Monday, 18 October 2010

Fifteen Years Later

It's hard to believe, but today marks the day that saw the Jets leave Winnipeg and move to Phoenix, Arizona some fifteen years ago. While Winnipeg's name gets tossed around every time someone mentions a franchise with financial issues, it's still hard to believe that the Jets left fifteen years ago today. It honestly feels a lot longer to me, but maybe that's because I swore off the NHL for a year or two before she pulled me back in. However, fifteen years it is, and that's why I'm here today with a special article that someone has written.

I'd like to intorduce Jamil Karim, a writer for a local publication in downtown Vancouver, British Columbia called Good News Weekly. It was his email that reminded of this day, and his article is brief, but memorable. With Mr. Karim's article, I began to reflect on some of the players who suited up for the Winnipeg Jets.

  • The first superstar that Winnipeg got to know was Dale Hawerchuk. "Ducky" was a great scorer, and still is fondly remembered in Winnipeg for his scoring prowess and leadership.
  • Following in the great nickname trend, Eldon "Pokey" Reddick was always a fan favorite. The goaltender was a journeyman for most of his career, but had some memorable seasons with the Winnipeg Jets.
  • Teemu Selanne will always be remembered in Winnipeg. The "Finnish Flash" set the rookie record for goals and points in Winnipeg, and was always available for one more photograph with fans and one more autograph. Truly one of the most memorable Jets.
  • The man who assisted on more of Selanne's goals than any other player during Selanne's record-setting season was defenceman Phil Housley. Housley was a fantastic player while with the Jets, and really turned in some excellent numbers on an offensively-challenged team.
  • Another solid Winnipeg Jet defenceman was Teppo Numminen. Teppo was never the stand-out offensive star, but he always seemed to chip in and rarely took a shift off in the defensive zone. He was a mainstay on the Jets' blueline.
  • Tim Cheveldae will always be remembered when he arrived in Winnipeg. Unfortunately, his numbers led him out of Winnipeg as "Chevy" couldn't recreate the magic he had in Detroit.
  • Bob Essensa was so close to being a standout goaltender in the old Smythe Division, but he always seemed to be overshadowed by Fuhr, Ranford, McLean, and Vernon. Essensa was a pretty good goaltender, and really provided solid goaltending for the Jets.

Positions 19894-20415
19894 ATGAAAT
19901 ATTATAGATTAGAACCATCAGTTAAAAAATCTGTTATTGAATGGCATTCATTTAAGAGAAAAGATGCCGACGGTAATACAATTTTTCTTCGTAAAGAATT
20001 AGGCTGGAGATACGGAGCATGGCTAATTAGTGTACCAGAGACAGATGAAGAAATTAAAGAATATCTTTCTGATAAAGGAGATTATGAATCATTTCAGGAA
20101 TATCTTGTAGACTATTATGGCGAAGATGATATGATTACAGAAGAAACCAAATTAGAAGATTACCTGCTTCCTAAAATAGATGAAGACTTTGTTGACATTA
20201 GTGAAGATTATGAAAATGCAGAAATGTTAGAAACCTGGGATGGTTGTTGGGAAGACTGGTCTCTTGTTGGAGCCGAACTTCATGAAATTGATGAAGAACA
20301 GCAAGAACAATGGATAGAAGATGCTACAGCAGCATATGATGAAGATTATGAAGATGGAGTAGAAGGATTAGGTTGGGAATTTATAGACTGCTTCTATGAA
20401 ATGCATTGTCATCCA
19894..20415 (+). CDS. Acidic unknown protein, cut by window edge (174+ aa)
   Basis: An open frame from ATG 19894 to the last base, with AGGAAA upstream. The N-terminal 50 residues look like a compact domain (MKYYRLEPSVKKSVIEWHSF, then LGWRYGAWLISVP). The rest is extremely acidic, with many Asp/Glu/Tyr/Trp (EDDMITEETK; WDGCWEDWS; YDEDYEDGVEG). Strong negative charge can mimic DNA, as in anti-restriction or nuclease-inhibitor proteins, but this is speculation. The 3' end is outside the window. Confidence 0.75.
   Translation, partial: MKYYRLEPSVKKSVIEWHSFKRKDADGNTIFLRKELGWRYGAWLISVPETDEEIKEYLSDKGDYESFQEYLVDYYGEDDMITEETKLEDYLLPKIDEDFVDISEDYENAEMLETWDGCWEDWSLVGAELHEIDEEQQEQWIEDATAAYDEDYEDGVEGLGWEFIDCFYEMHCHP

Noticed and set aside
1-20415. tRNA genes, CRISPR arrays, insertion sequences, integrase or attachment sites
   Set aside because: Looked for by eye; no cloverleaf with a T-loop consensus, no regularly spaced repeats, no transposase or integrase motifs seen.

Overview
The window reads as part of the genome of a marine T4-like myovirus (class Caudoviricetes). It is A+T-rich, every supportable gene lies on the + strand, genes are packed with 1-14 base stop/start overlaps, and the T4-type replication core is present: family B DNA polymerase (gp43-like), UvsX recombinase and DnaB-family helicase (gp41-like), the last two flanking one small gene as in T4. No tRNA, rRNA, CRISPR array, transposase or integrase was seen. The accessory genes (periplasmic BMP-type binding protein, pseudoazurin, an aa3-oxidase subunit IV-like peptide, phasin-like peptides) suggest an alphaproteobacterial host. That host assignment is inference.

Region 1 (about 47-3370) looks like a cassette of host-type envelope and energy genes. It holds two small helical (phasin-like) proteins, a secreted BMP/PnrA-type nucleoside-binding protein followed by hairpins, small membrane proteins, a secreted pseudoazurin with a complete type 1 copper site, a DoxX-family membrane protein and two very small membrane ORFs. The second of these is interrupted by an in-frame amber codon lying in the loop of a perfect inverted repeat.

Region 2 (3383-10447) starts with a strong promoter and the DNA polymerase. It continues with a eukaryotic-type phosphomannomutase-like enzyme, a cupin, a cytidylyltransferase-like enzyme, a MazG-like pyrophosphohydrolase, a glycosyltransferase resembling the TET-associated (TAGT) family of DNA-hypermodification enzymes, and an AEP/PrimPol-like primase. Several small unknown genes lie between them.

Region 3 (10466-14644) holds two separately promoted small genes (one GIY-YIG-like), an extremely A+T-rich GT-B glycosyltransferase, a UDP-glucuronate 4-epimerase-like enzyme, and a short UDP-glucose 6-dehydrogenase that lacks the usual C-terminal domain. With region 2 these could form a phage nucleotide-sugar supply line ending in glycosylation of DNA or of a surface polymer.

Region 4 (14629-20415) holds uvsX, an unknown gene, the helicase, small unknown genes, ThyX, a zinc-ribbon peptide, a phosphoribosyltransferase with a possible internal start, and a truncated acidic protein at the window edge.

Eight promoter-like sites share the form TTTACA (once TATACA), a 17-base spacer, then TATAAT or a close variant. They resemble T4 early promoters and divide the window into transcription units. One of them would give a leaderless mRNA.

• We can't forget about where the "Bulin Wall" got his start. Nikolai Khabibulin was one of the Mike Smith-era Russian picks that actually worked out for the Jets. The other 100 or so Russian players selected by Smith really did nothing.
  • Keith Tkachuk was a very good power forward while in Winnipeg, even if his salary demands were a little ridiculous. Either way, when he put his mind to it, Tkachuk was one of the best at what he did so well - scoring goals.
  • Thomas Steen was the consummate professional, and always gave 100% while on the ice. The man deserves a statue in Winnipeg for the work he did and the positive promotion he gave the team and its players.
  • Tie Domi was the enforcer that Winnipeg needed during Selanne's magical rookie season, and the fans instantly took to the pugilistic professional. Domi's partner-in-crime would actually have a bigger effect on the team because...
  • Kris King would come to Winnipeg in the same trade that brought Domi to the Jets, and King would eventually become the captain of the Jets. King was an excellent leader, and he always got the troops to rally when they were at their lowest.
  • Who can forget about Randy Carlyle? The man left everything he had on the ice for the Jets, and then returned to Winnipeg to coach the AHL's Manitoba Moose. Again, an absolute professional in whatever endeavour he takes on.
  • I always thought Mike Eagles was a lunchbox type of player, but he was the one guy who didn't seem to mind the dirty work. If only all the players had his hustle and drive.
  • Another lunchbox guy was captain Troy Murray. Murray came over from Chicago, and instantly showed what the term "work ethic" means. Nothing that a little sweat energy can't cure.
  • Winnipeg has a Pepsi bottling plant in town, so it was always nice to see the team supporting a local company. From left to right, that's Tim Watters, Dale Hawerchuk, Laurie Boschman, and Scott Arniel enjoying a cold 7Up.

Fifteen years ago, the Jets left town. Hard to believe it's only been that short of a time, but, thanks to Mr. Karim, we get to relive a little history through videos and pictures.

Until next time, keep your sticks on the ice!


JTH said...

The first superstar that Winnipeg got to know was Dale Hawerchuk?

Wasn't there a guy who scored like 7000 goals for the Jets before Hawerchuk came around?

Started out in Chicago, maybe? I think he also had a brother and son who were decent players. Nickname had something to do with a jet?

This ringing a bell with you?

Teebz said...

It's too bad he didn't play in Winnipeg when the NHL arrived. Because then we'd be talking about the same thing. ;o)

JTH said...

Funny, I thought you were talking about players who suited up for the Winnipeg Jets, cuz, like, that's what it says in your post.

Anyway, I find the number of Blackhawks' fan favorites who went on to play with the Jets quite disturbing.

Hull, Murray, Eagles (OK, he was never really a fan favorite) and also Eddie Olczyk.

Interestingly enough, Olczyk and Murray are now doing color commentary for the Hawks on TV and radio, respectively.

Hmmmm... coincidence?

Yeah, probably.